Oregon Sens. Ron Wyden and Jeff Merkley need a lesson in negotiation. We know it’s their job to bargain and battle on one of the world’s most prestigious stages. But the two Democrats have taken a dumbfounding approach to getting road access to the proposed Cathedral Rock Wilderness Area.
Wyden and Merkley backed the Cathedral Rock legislation. The proposal is to turn a beautiful set of basalt cliffs, juniper hillsides and a new public slice of the John Day River into a wilderness area. The legislation also takes the area’s checkerboard of public and private land and swaps them into a sensible pattern. A bill containing the Cathedral Rock wilderness was introduced Thursday.
The Cathedral Rock plan boosts wilderness and is better for the private landowners. But what the bill also does is create a moat of private land around the Cathedral Rock area, blocking road access. The only way for the public to get in would be to float the John Day River.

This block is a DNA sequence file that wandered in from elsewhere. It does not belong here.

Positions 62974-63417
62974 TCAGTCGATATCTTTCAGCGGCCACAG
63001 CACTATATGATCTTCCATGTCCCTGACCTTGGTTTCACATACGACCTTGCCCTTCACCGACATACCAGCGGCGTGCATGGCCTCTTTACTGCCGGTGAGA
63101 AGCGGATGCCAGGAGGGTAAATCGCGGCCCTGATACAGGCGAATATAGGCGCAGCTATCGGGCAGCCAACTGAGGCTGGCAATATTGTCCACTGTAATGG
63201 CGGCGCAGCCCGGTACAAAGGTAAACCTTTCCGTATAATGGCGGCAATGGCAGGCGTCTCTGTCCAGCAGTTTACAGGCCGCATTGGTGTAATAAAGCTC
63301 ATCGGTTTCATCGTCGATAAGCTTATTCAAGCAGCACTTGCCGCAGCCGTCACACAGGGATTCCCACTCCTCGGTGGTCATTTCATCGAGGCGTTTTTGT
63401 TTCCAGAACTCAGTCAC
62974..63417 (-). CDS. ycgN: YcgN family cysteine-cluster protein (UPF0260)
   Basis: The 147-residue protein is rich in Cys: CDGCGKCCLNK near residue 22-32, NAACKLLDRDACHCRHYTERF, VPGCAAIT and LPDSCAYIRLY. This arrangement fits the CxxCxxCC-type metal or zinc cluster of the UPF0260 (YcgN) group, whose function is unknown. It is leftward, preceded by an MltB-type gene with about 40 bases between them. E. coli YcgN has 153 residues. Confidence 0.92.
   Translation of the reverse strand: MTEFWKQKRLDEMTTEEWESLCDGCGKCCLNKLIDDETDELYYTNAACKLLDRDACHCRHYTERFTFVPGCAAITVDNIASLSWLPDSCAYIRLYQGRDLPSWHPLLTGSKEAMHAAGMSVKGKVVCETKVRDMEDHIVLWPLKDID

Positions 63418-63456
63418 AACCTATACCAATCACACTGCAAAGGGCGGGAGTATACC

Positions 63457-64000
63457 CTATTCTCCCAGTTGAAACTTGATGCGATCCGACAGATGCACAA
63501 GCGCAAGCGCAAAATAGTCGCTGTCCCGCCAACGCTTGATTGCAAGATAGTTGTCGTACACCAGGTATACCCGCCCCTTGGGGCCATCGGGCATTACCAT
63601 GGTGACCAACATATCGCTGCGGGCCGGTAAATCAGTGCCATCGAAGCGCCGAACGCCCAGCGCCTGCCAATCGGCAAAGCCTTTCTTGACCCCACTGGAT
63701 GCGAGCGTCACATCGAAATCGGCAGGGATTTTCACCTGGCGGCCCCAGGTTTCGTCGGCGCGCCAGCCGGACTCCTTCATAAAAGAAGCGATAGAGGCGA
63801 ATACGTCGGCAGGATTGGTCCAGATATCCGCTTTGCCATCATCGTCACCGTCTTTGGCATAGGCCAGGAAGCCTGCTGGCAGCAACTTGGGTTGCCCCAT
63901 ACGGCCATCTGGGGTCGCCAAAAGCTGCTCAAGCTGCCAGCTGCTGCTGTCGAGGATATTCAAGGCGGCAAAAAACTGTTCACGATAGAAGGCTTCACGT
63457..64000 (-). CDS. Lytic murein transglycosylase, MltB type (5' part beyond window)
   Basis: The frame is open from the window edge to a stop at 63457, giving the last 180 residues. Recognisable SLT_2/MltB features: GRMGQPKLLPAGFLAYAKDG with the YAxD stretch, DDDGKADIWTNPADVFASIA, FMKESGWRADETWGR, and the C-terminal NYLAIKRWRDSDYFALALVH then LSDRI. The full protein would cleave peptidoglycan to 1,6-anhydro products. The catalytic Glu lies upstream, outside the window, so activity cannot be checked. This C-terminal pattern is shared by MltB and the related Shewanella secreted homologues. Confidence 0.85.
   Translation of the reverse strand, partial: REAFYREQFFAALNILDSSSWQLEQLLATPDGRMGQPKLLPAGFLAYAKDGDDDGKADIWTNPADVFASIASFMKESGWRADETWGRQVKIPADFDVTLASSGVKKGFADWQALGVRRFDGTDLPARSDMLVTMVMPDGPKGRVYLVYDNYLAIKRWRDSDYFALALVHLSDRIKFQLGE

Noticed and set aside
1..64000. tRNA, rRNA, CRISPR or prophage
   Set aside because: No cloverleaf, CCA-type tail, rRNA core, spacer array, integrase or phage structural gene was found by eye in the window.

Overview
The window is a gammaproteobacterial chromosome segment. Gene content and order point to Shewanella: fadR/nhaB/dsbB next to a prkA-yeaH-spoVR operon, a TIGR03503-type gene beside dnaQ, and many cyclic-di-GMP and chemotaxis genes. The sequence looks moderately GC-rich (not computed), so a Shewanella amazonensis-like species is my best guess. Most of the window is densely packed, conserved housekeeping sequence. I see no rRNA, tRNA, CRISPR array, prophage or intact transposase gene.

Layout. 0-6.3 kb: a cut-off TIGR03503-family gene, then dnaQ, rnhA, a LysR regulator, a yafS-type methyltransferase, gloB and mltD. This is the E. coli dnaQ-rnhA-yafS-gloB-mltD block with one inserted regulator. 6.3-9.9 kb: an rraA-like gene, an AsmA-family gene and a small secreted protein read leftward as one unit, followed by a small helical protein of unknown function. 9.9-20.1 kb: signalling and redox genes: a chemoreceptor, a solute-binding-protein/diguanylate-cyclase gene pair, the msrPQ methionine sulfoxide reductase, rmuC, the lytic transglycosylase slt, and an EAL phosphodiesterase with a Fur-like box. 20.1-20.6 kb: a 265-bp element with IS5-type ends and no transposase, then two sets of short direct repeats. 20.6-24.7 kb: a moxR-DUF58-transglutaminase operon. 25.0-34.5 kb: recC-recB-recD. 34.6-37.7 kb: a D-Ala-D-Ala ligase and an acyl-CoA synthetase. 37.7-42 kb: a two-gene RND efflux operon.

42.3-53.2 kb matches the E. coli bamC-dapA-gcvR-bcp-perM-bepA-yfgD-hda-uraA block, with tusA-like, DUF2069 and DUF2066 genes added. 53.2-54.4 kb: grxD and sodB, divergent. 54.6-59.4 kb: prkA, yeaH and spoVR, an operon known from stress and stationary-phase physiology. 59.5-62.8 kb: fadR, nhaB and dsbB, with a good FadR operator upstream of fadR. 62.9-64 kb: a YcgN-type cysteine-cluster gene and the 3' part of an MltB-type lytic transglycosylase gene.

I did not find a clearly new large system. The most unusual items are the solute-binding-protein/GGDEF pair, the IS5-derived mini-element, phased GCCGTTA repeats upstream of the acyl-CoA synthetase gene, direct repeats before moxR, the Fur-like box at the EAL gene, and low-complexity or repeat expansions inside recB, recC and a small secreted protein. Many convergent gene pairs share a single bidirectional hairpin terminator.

How could Oregon’s senators support a public land project gerrymandered so public road access is denied?
They have said the overall public benefit outweighs the problem of road access.
But now Wyden and Merkley have joined together to acknowledge the road access issue.
It’s their solution that’s baffling.
They say that “legitimate concerns have been raised about public access” and they have written a letter to the two landowners in the area asking them to provide road access. They hope the Jefferson County commissioners and the landowners can sit down and work out a compromise.
As we said, though, the bill has already been introduced. The bill has no road access. That means that all the landowners need to do is sit on their hands and they get just what they wanted — no road access.
The landowners have complained that there are problems with poaching and trespassing on their land off nearby Muddy Creek Road. Maybe they will be inspired by the letter from the senators. The senators aren’t waiting to find out.
Road access is a legitimate concern. It deserves a legitimate negotiating strategy — not one that begins with surrender.